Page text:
Plenty of talk, and questions, expected for 49ers and Seahawks
Passing game could be key for both teams
Seattle Times staff reporter
Seahawks defensive tackle Brandon Mebane is certain of one thing that will happen when Seattle plays host to the San Francisco 49ers on Sunday night.
“Everybody talk,” he said with a little laugh, needing just two words to encapsulate the heavy emotions sure to manifest themselves when the two teams expected to battle for the NFC West crown — if not the NFC itself — face off for the first time this season. Kickoff is 5:30 p.m. at CenturyLink Field in a game nationally televised by NBC that also serves as Seattle’s home opener.
“It’ll be a lot of hype, of course,’’ Mebane said. “But you’ve still got to play football at the end of the day.’’
So in the few moments when the on-field talking subsides, here are three questions that could decide the outcome:
How will the Seahawks defend San Francisco’s two-headed receiving monster of Anquan Boldin and Vernon Davis? The 49ers might have one of the biggest playbooks in the NFL, but there aren’t a lot of secrets to what they want to do offensively — run the ball to set up passes to Boldin, who was acquired in the offseason from the Super Bowl champion Baltimore Ravens, and Davis.
The two combined to catch 19 of Colin Kaepernick’s 27 completions in the 34-28 victory last week over Green Bay, when Kaepernick threw for 412 yards.
Each is a tough matchup due to their size — Boldin is 6 feet 1, 220 pounds, and Davis is 6-3, 250.
Complicating matters, Seattle likely will be without starting cornerback Brandon Browner due to a hamstring injury, replaced by Walter Thurmond, who at 5-11 is five inches shorter than Browner.
Seattle doesn’t move its corners to match up with specific receivers, so multiple defenders will get their shot at Boldin.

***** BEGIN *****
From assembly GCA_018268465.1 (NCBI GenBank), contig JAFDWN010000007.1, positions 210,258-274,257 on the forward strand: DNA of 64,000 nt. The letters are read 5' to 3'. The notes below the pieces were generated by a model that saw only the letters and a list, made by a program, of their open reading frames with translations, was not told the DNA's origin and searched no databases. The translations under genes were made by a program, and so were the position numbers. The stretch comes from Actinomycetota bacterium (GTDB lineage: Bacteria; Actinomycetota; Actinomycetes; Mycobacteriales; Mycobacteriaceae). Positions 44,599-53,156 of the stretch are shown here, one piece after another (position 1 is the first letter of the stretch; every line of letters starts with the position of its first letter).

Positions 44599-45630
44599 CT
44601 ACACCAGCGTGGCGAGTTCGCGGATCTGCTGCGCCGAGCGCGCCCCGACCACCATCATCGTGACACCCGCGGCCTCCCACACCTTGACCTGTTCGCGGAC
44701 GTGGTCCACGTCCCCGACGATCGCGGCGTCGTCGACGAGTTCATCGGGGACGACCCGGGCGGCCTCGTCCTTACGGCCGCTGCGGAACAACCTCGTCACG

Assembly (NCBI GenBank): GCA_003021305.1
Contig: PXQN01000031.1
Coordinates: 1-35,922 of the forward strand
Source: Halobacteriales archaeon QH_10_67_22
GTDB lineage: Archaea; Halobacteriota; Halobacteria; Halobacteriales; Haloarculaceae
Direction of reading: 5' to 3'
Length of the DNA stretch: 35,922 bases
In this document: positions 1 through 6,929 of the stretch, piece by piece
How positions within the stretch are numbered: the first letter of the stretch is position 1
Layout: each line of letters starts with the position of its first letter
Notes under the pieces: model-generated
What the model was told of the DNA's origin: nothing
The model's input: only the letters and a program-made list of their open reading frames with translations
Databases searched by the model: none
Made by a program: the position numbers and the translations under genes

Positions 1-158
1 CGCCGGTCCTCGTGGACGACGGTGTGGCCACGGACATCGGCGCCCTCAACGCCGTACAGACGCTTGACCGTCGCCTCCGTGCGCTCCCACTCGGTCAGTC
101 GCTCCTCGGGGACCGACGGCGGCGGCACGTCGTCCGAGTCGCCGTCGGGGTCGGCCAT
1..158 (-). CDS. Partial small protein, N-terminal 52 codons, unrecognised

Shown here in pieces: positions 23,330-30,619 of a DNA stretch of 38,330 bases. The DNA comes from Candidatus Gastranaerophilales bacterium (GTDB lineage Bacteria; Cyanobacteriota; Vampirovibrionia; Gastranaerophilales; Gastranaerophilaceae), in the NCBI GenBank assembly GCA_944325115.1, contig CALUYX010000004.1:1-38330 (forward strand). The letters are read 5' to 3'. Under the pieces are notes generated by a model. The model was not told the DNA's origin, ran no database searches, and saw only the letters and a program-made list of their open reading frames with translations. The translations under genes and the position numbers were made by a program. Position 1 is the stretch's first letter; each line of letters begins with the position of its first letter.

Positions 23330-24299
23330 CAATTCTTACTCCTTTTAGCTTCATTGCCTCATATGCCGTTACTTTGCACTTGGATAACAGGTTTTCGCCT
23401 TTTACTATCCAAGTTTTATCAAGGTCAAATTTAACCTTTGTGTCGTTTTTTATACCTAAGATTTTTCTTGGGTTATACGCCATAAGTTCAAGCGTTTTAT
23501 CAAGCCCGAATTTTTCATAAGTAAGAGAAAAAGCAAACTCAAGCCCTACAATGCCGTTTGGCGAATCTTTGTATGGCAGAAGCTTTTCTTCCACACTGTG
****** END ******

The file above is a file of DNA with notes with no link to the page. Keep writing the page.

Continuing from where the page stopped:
“He’s a physical receiver who can use his body to push away smaller cornerbacks,’’ said Seattle safety Earl Thomas.
Seattle’s linebackers, meanwhile, might at times have to take on Davis.
“Whenever he’s in our area, we are going to take it as a personal challenge, whoever is matched up on him,’’ said strongside linebacker Malcolm Smith.
Said weakside linebacker K.J. Wright, “He’s probably the fastest guy on their offense and he and Colin have a good relationship and he targets him a lot, so we have to make sure we X him out as far as having a good game.’’
Can the Seahawks take advantage of San Francisco’s secondary? The 49ers, whose secondary is the weakest part of a stout defense, allowed 333 passing yards and three touchdowns last week against Green Bay’s Aaron Rodgers.
Seattle’s Russell Wilson, meanwhile, threw for a career-high 320 yards against Carolina, in a game in which he was forced to throw a lot with the running game often stagnant.
Wilson, though, did a lot of his damage on play-action passes, and Seattle will have to get the running game going more smoothly to set up those attempts — the Seahawks had just 70 yards rushing against the Panthers, which coach Pete Carroll said can’t continue.
Can the 49ers handle the noise? When Seattle beat the 49ers last year 42-13, it was just the sixth career start for Kaepernick, and he seemed flustered by the atmosphere — San Francisco had to call two timeouts on offense early in the game and also got two delay-of-game penalties.
This week, Kaepernick resisted the notion that the noise was a factor, saying “I think our efficiency in the huddle was more of a factor than the crowd.”
Whatever the case, Kaepernick has since led the 49ers to the Super Bowl, and looked downright seasoned last week, seemingly making him more prepared for the CenturyLink atmosphere.
Many of the rest of the 49ers, meanwhile, were on the field Dec. 24, 2011, when San Francisco beat Seattle 19-17.
That’s the last time the Seahawks lost at CenturyLink.
“We love our fans when they are all rowdy,’’ Wright said. “It helps us out a whole lot. We are not going to lose any home games. We plan on doing what we did last year.’’